Cicatiello: But there are some pockets in New Jersey that are working, like New Brunswick. There are five things a city needs to really work in this environment. You need a major corporation. New Brunswick has Johnson & Johnson. You need a major university, like Rutgers with 40,000 students. For stability purposes you need government and New Brunswick has both city and county. It also has an incredible health complex. … Morristown is another example.
Coviello: And Camden, too.
What is going to be interesting is Bell Works in Holmdel because it is missing some of those pieces. However, the EDA has worked on incentives to bring quite a few companies there. You have iCIMS there and major anchor companies representing some 700 jobs. You have the innovation piece because you have a bi-collaborative hub. You’ve got the big company and small companies.
Berman: You need to have the big company and the small company … that business-to-business ecosystem.
Q: Is there anything lacking in further developing the state’s innovation ecosystem?
Cicatiello: For me, it is getting my members to talk and take the lead. By that I mean showing the collaborative nature of what is going on; the fact that companies have programs with various universities … Bring it home.
Coviello: I think the biggest missing piece is just sharing the information. And I am not sure that a database is even enough. The EDA started a technology Twitter account and LinkedIn account, and I go out and talk all the time, trying to connect people and connect the dots. There is me and my division, and then the EDA, but that still is not enough.
Berman: The biggest thing to do is market the state. We don’t have a brand like Silicon Valley or Research Triangle Park. We need something broader than being “the Medicine Chest of the World.” To the point of collaboration, why is Boston successful? It’s because the universities are working together. We are seeing that happen now in New Jersey. The New Jersey Innovation Institute (NJII) board has representatives from Rutgers and Rowan universities. They have collaborated on projects and grants. This is great because we know that the chances of getting federal grants are enhanced when universities work together, especially with industry.
We also need predictability on taxes and regulations. A company comes here and invests based on a certain set of economic assumptions, and then the state doesn’t follow through, or the state changes the tax structure every budget cycle, or grants are not paid. The companies did their part. We need predictability on what the taxes will be like in the next 5 to 10 years, on the amount of time it takes to get your permits. Generally speaking, we still have to live down that reputation of being a difficult place in which to do business.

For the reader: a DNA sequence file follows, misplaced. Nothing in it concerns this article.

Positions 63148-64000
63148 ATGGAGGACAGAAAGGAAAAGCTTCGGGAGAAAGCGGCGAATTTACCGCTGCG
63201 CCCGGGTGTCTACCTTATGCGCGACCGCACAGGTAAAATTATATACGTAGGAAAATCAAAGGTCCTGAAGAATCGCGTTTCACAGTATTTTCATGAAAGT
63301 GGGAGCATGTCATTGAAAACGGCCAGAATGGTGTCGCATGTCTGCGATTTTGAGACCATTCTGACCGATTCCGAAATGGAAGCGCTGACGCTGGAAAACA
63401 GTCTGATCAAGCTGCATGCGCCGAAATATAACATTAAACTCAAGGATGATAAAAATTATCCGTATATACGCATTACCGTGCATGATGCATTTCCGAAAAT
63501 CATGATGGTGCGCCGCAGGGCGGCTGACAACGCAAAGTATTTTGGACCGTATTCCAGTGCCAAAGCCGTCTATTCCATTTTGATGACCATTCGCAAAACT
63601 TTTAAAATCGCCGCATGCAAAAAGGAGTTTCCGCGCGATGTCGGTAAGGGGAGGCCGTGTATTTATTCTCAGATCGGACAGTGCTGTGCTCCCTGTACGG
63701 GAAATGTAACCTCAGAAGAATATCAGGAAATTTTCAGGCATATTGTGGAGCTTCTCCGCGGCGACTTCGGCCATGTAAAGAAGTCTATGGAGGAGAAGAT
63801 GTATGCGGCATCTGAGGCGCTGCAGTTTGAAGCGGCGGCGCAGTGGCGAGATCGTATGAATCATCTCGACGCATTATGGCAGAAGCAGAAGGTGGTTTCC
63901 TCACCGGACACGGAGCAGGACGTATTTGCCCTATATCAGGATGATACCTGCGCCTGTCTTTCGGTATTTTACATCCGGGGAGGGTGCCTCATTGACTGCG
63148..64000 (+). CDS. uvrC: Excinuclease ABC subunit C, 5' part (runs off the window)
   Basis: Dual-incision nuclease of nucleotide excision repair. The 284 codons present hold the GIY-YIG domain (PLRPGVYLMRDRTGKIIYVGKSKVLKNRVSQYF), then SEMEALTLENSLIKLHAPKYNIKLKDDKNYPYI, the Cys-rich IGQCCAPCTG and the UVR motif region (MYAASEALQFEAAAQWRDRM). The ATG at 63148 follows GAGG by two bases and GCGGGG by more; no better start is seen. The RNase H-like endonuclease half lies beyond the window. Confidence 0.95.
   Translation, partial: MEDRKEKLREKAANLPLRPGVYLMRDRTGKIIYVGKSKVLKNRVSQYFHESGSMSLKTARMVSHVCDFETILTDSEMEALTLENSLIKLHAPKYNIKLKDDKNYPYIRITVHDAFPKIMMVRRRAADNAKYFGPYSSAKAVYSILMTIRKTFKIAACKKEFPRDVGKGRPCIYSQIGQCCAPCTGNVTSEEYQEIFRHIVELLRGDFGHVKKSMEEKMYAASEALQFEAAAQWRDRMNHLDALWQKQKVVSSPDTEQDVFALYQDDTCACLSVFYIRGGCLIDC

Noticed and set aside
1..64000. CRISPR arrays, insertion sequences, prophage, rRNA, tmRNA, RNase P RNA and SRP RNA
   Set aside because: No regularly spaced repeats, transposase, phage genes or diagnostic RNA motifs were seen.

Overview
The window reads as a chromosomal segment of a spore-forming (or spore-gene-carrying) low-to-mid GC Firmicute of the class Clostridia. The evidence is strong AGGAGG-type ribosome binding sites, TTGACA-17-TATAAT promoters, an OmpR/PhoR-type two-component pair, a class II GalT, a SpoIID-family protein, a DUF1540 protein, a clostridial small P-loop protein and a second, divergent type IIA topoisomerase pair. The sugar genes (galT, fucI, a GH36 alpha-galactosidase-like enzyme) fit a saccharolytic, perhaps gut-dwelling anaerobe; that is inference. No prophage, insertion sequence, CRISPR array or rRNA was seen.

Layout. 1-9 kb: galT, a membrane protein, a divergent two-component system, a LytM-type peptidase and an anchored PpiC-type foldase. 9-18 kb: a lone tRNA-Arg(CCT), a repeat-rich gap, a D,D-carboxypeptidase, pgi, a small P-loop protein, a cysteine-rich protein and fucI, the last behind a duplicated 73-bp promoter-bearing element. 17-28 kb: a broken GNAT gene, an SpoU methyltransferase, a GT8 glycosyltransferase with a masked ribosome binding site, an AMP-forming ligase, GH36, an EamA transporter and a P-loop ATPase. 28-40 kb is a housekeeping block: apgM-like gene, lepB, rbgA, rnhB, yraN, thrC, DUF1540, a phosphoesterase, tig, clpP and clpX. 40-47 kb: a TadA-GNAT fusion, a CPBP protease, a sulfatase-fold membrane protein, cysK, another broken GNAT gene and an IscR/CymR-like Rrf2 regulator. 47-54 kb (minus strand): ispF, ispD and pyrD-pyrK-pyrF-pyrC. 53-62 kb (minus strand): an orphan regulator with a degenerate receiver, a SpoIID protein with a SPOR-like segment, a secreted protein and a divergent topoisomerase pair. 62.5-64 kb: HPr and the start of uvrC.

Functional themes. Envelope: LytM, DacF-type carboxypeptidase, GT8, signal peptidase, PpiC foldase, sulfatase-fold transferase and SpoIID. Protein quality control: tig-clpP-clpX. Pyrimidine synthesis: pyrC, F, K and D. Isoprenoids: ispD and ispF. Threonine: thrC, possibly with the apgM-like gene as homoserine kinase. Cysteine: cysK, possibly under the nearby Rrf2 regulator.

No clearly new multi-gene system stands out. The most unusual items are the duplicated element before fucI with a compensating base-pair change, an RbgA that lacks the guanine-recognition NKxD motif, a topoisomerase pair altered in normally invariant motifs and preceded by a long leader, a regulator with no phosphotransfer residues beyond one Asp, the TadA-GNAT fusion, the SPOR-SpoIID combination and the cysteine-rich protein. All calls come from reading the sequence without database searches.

Coviello: I don’t hear that from the emerging tech and life science companies. What I hear is, “I need the best people.” And that is what they can get here. They are worried about the taxes, but they need the people.
Cicatiello: Infrastructure in this state is essential. Not just roads and bridges, but the utilities; making sure someone can come into the state, plug into the wall and get everything they need.
Barrood: The state can never do enough in helping spur high-tech business growth, especially when competing with, for example, New York’s well-funded campaign to attract companies. Our high costs and unnecessary regulations are still a challenge. That said, we have the most talented workforce on the planet and our institutions of higher education are making impressive efforts to educate students in STEM fields. Of course, more seats to stem the brain drain would be helpful.
Q: What impact will immigration changes have on tech companies, especially those seeking to hire or that have hired foreign workers via the H-1B visa program?
Cicatiello: The R&D Council is trying to get a handle on that issue because it will effect universities, companies and governments to some degree. However, one of the things that made this country – and all the research that is going on in this country – are its educational institutions and the people they attract. We get the best people to come here from all over the world. We have to look at this very carefully from a public policy point of view and not harm, in any way, what we already have. We want to continue bringing in the best and brightest.
Berman: Global multinational companies that innovate, recruit globally. They do want the best and the brightest, and the leading researchers will scour the globe to find them.
You don’t want people in science not to come here because they don’t know how they are going to be welcomed. It hurts when you can’t address the best and brightest to keep your pipeline going.
Cicatiello: All you have to do is look at the Institute for Advanced Study in Princeton. It has people from all over the world. That was Einstein’s home.